Reading the first of David Foster Wallace's stories in Oblivion,"Mister Squishy", all the usual David Foster Wallace sensations overcame me. It's a funny, hugely dense, over-written, verbiage-laden goose chase. As always, there's lot of attention given to the language and thought structures of a highly technical sub-specialty of modern work, in this case the field research efforts which support the marketing of a new packaged snack cake.
But having come across this paper in the Journal of Food Processing Preservation, I can see that the background work for a Foster Wallace story is easier than it looks. For those not inclined to browse lengthy PDFs describing snack food production research, the gist is this:
* lots of Americans eat snack foods, and it's only going to get worse
* we're all professionals here, so let's not pretend snack foods have any nutritional value
* catfish have a bit more nutritive potential than your average grain/styrene based snack
* it turns out you can process, extrude and puff catfish mince into exactly the same sort of shapes popular in other snack foods and they don't taste fishy either
* let's make snacks out of catfish.
But the true joy of the paper is in its language. The title, 'Extrusion of Minced Catfish With Corn and Defatted Soy Flours For Snack Foods', is just a hint. Try some of this from the abstract for taste and texture: "Response surface methodology (RSM) with a rotatable central composite design was used to determine an extrusion condition that would produce extrudates of a maximal expansion ratio from blends of catfish flesh"; "The snack food made with the aforementioned combination and 74.74% corn flour in feed was slightly less dense than malted milk balls and much less hard than cocktail peanuts, according to a trained sensory panel"; or "No fish flavor note was perceived in any of the extrudates".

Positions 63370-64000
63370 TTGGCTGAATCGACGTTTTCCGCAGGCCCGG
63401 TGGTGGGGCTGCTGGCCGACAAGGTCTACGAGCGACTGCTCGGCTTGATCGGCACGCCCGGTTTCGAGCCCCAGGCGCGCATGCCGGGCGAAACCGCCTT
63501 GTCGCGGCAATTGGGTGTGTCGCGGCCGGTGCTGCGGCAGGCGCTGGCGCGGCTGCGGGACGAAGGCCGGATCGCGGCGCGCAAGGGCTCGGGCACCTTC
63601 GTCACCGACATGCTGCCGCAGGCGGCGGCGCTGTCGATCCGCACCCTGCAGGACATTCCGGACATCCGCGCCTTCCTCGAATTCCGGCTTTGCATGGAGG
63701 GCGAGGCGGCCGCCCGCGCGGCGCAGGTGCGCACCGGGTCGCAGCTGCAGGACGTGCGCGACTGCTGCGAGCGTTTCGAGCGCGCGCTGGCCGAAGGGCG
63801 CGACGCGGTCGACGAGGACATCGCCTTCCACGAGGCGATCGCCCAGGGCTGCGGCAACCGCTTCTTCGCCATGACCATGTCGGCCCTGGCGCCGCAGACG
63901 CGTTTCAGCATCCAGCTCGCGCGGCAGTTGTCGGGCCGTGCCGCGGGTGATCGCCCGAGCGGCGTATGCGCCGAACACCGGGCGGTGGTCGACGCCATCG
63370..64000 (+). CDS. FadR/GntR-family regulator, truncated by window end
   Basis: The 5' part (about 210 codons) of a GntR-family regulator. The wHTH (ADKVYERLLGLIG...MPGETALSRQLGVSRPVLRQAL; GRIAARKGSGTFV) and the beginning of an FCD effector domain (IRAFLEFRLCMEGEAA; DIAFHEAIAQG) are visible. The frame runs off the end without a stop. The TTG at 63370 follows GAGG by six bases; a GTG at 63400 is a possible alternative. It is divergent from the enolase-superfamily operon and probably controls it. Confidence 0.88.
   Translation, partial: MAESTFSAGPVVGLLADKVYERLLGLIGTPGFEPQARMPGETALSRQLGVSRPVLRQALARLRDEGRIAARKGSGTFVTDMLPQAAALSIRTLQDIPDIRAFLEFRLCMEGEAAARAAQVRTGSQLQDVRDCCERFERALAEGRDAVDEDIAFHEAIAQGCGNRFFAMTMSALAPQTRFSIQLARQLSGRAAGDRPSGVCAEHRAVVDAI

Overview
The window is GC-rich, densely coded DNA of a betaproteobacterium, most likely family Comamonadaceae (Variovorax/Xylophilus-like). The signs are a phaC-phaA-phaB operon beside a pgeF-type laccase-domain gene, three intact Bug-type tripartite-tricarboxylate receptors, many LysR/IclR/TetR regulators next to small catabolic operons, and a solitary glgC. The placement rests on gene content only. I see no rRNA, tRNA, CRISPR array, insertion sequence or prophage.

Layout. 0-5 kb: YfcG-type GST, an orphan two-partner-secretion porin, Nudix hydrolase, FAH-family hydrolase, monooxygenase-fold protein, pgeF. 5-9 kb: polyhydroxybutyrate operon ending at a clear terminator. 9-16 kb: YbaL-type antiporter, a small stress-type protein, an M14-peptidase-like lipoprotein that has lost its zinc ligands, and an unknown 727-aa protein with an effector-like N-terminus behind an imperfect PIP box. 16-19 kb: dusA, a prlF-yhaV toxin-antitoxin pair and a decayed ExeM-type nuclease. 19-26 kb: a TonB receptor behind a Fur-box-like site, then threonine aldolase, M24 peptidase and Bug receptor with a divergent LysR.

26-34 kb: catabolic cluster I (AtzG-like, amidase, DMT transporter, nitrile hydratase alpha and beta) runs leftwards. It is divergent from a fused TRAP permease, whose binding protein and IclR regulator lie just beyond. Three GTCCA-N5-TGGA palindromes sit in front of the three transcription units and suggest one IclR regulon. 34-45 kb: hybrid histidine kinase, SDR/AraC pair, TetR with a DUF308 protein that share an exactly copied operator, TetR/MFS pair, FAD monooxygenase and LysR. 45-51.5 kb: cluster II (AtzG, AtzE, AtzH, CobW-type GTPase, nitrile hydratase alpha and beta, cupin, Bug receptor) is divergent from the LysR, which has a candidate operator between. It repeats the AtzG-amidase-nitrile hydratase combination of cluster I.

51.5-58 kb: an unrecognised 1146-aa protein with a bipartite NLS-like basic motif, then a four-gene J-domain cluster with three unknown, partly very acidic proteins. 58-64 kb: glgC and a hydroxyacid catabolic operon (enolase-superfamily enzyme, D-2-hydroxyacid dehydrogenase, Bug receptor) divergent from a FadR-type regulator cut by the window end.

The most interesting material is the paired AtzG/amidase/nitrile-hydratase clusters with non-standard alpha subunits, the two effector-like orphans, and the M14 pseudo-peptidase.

The main problem we have with snack foods is that we think of them as foods, when they're really industrial products susceptible to the same kinds of process control, materials technology and user experience-derived design techniques as hard goods. This shouldn't be thought of as an irony. "Consumption", the term used to describe the act of buying things or paying for getting things done, is a dead metaphor - we don't fully recognise its former connotation of taking in, especially with regard to food. Once consumption is cleansed of its food contexts, is it any wonder that our literal consumptions are cleansed of their origins?